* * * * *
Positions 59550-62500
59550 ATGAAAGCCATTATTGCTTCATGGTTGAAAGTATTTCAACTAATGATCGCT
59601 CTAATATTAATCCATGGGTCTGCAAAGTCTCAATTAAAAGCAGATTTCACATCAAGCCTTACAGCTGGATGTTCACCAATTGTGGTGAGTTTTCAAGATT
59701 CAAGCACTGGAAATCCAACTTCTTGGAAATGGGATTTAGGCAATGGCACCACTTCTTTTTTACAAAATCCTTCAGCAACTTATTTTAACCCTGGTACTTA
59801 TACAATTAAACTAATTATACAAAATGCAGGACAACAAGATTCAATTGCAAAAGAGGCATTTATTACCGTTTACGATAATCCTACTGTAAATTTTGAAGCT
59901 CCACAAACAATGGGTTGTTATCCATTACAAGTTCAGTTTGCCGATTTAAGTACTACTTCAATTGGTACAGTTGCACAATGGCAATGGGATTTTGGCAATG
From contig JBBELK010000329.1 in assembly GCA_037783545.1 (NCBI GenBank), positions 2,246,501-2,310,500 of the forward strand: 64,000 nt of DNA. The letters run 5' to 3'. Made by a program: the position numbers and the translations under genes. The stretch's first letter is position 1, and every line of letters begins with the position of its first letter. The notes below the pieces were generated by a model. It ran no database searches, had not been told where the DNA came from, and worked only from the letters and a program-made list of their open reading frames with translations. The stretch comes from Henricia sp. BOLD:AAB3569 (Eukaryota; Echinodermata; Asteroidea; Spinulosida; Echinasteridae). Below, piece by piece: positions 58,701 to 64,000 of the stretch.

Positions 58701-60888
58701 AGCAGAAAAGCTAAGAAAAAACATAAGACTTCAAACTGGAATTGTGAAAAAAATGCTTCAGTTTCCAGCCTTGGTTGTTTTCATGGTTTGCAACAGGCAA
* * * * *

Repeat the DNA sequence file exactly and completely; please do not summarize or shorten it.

Positions 59550-62500
59550 ATGAAAGCCATTATTGCTTCATGGTTGAAAGTATTTCAACTAATGATCGCT
59601 CTAATATTAATCCATGGGTCTGCAAAGTCTCAATTAAAAGCAGATTTCACATCAAGCCTTACAGCTGGATGTTCACCAATTGTGGTGAGTTTTCAAGATT
59701 CAAGCACTGGAAATCCAACTTCTTGGAAATGGGATTTAGGCAATGGCACCACTTCTTTTTTACAAAATCCTTCAGCAACTTATTTTAACCCTGGTACTTA
59801 TACAATTAAACTAATTATACAAAATGCAGGACAACAAGATTCAATTGCAAAAGAGGCATTTATTACCGTTTACGATAATCCTACTGTAAATTTTGAAGCT
59901 CCACAAACAATGGGTTGTTATCCATTACAAGTTCAGTTTGCCGATTTAAGTACTACTTCAATTGGTACAGTTGCACAATGGCAATGGGATTTTGGCAATG
From contig JBBELK010000329.1 in assembly GCA_037783545.1 (NCBI GenBank), positions 2,246,501-2,310,500 of the forward strand: 64,000 nt of DNA. The letters run 5' to 3'. Made by a program: the position numbers and the translations under genes. The stretch's first letter is position 1, and every line of letters begins with the position of its first letter. The notes below the pieces were generated by a model. It ran no database searches, had not been told where the DNA came from, and worked only from the letters and a program-made list of their open reading frames with translations. The stretch comes from Henricia sp. BOLD:AAB3569 (Eukaryota; Echinodermata; Asteroidea; Spinulosida; Echinasteridae). Below, piece by piece: positions 58,701 to 64,000 of the stretch.

Positions 58701-60888
58701 AGCAGAAAAGCTAAGAAAAAACATAAGACTTCAAACTGGAATTGTGAAAAAAATGCTTCAGTTTCCAGCCTTGGTTGTTTTCATGGTTTGCAACAGGCAA